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A couple surveys floodwaters from behind a row of sandbags on the street in an east end community of Ottawa, May 1, 2019.Adrian Wyld/The Canadian Press

Canada’s largest cities collectively made little or no progress in preparing for flooding over the past five years, according to a new report, even as increasing numbers of homeowners discover their homes are effectively uninsurable for Canada’s costliest natural hazard.

The University of Waterloo’s Intact Centre on Climate Adaptation interviewed dozens of officials at 16 of the country’s largest municipal governments over the past 2½ years. They were asked to self-assess their city’s performance in preventing development in known floodplains, protecting critical infrastructure such as their electricity grid, maintaining drainage systems, and other criteria. The centre accepted their responses as fact; it granted anonymity to encourage them to speak freely.

The resulting average score, C+, is unchanged from a 2015 Intact Centre study that used nearly identical methodology. Blair Feltmate, the centre’s head, said the lack of progress reflects a prevailing attitude toward climate change in Canada. Much attention has been focused on reducing the country’s emissions, but little has been paid to adapting to the consequences.

That’s a problem, he says, because homes in vulnerable areas are quickly becoming uninsurable, or prohibitively expensive to insure. “So we’re starting to realize now, finally, that flooding is problematic,” he said. “But are we doing enough about it, rapidly enough? The answer is no.”

The report singled out Edmonton as the best-prepared city. It stood alone in providing free home flood assessments through its municipally owned utility, Epcor. (Offered for about a decade, they advise homeowners on simple measures they can take to reduce their property’s exposure to flood-related damage.) Edmonton was also the only city demonstrating “the highest level of preparedness” for pluvial flooding – that is, when torrential rainfall overwhelms drainage systems or causes flash floods.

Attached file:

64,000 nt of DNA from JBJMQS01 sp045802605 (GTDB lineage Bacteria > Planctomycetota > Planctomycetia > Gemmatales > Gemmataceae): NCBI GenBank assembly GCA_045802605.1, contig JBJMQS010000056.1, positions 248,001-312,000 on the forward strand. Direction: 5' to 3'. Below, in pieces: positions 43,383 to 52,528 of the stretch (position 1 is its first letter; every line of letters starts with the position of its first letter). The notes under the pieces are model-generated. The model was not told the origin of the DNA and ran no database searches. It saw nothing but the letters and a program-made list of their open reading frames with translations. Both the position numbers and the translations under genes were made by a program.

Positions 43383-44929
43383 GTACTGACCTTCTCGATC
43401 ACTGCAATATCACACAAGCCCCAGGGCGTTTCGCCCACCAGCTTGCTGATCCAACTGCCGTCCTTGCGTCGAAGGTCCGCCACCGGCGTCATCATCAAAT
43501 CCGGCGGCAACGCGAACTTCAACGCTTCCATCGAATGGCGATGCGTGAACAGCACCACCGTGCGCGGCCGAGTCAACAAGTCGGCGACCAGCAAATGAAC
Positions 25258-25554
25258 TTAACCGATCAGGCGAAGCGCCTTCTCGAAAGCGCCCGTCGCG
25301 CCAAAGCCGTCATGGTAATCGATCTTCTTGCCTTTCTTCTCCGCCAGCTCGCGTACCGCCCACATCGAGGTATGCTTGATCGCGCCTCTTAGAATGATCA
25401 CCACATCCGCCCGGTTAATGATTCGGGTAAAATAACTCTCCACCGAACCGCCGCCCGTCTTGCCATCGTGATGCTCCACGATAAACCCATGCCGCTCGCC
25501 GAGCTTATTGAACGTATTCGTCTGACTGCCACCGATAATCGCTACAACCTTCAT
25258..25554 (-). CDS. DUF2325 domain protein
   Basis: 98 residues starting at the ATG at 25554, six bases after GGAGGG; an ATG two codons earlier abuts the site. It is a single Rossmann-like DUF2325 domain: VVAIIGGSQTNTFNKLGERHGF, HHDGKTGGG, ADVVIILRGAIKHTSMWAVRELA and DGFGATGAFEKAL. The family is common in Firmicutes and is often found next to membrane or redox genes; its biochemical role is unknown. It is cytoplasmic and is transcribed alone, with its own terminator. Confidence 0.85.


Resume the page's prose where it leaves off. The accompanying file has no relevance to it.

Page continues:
Edmonton is “quite advanced,” Mr. Feltmate said. “It could almost function as a model city.”

It wasn’t always that way. Edmonton scored a mediocre C in 2015. Michael Walters, an Edmonton city councillor, said that poor showing galvanized the municipality to study how to improve resiliency of residential neighborhoods, health care facilities, electricity grid, transit system and other infrastructure.

In 2016 the city transferred its sanitary and stormwater drainage systems to Epcor, which was assigned to draft a comprehensive assessment of flooding risk throughout the city and prioritize infrastructure spending.

Finalized in 2019, that plan represents “the biggest reason we’ve gone from a low score to a very high score,” Mr. Walters said. “So I’m feeling better than I ever have about this issue.”

The centre also praised Toronto and Regina for maintaining the integrity of telecommunications, electricity and other infrastructure during major floods. Halifax, which performed abysmally in 2015, was the most improved city; Mr. Feltmate said it had reformed its land-use planning and drainage practices.

Offsetting those improvements, six cities performed worse in the latest study: Montreal, Calgary, Ottawa, Winnipeg, Charlottetown and St. John’s. Some of these cities, notably Montreal and Ottawa, suffered major floods in the years between the two studies. Winnipeg and Yellowknife performed the worst, each earning D scores.

Ryan Ness, adaptation research director for the Canadian Institute for Climate Choices, reviewed the report. Its findings didn’t surprise him. For one thing, Canada lacks a national flood mapping program, and most existing maps focus on flood risk along rivers and coasts while neglecting areas vulnerable to pluvial flooding.

Poor flood-risk maps, or none at all, are keeping Canadian communities in flood-prone areas

Mr. Ness said most municipalities respond sluggishly to flood risks. “That’s not to say municipalities aren’t aware and aren’t doing anything,” he said. “But it all takes time. And without a major injection of funding or new powers on the part of municipalities, it’s going to be a relatively slow process.”

Daniel Henstra, a political science professor at the University of Waterloo, said municipalities are powerfully motivated to “develop every square inch of land” to maximize income from development charges and property taxes. This often leads to development in flood-prone areas.

Mr. Feltmate said Canada needs to rapidly “step up its game,” but feared the centre’s next study (planned for 2025) will find a similar lack of progress.

“There is still a lack of appreciation in the country for the need to act with urgency to mitigate flood risk,” Mr. Feltmate said.

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